Ida-Viru County's election turnout was around 18 percent on Friday evening, five days after advance voting started. The county usually has a lower rate than the rest of Estonia.
Advance voting started on Monday and has turnout had already passed 35.5 percent by Friday evening.
All polling stations were opened at noon on Friday afternoon and queues formed outside the Geneva Culture Center in Narva, "Aktuaalne kaamera" reported.
Many voters already knew who they were going to vote for.
"I hope, however, that the lives of Russians will improve here. Narva is a Russian city. I would like to see less harassment from Tallinn. And, of course, I am for peace," said Vladimir.
Nadežda also hoped Russians will be treated well, she said: "We live here together with Estonians, Tatars and Ukrainians. We should have the same rights as Estonians."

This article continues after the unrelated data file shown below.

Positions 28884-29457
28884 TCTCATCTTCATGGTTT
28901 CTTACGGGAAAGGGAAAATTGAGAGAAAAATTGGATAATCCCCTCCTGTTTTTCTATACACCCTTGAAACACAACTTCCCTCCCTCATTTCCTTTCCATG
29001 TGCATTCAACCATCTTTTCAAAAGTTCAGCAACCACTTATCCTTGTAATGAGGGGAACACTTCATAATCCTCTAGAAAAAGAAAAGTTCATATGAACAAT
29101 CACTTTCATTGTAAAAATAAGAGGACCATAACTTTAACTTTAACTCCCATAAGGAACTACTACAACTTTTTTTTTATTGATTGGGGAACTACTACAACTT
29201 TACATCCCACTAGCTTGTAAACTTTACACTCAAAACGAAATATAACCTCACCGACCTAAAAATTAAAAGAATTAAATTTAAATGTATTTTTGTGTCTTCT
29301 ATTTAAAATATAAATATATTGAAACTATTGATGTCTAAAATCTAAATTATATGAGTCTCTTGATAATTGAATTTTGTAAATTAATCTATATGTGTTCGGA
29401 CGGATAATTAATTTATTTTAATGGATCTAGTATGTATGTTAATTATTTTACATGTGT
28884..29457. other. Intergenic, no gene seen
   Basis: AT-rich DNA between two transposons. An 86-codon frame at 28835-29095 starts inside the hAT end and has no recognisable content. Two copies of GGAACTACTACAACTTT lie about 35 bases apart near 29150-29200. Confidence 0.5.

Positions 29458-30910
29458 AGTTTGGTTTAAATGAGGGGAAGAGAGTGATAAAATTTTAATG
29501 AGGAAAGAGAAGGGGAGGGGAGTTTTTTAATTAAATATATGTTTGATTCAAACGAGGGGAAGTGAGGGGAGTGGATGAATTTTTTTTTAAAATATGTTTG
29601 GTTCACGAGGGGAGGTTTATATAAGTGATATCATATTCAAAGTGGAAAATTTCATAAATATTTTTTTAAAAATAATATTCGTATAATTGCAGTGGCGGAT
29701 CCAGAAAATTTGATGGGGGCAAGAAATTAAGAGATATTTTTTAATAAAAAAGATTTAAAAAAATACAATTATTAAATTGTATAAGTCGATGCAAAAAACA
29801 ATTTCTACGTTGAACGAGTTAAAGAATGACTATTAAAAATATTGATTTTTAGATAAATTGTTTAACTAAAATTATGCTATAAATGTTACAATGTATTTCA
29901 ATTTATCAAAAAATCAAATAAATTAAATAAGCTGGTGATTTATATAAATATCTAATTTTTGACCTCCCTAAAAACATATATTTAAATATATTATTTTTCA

By the evening turnout had hit 18 percent, which is around half as high as elsewhere in Estonia.
Volunteers encouraging citizens to vote said there was a lot of reluctance toward the elections this year.
Mayor of Narva Katri Raik said people are likely to vote on election day, which is Sunday.
However, she also acknowledged the mood of Narva's residents is low and she was not optimistic about turnout. She said it may further show the "divide" in society between the city and the rest of the country despite claims made by the Government Office that it has shrunk.
"Unfortunately, I do not believe this assessment, but we will see on election night," she said.
At the last election in 2019, Narva's turnout was 42 percent. Overall, turnout was over 60 percent across the country.
Editor: Merili Nael, Helen Wright
Source: Aktuaalne kaamera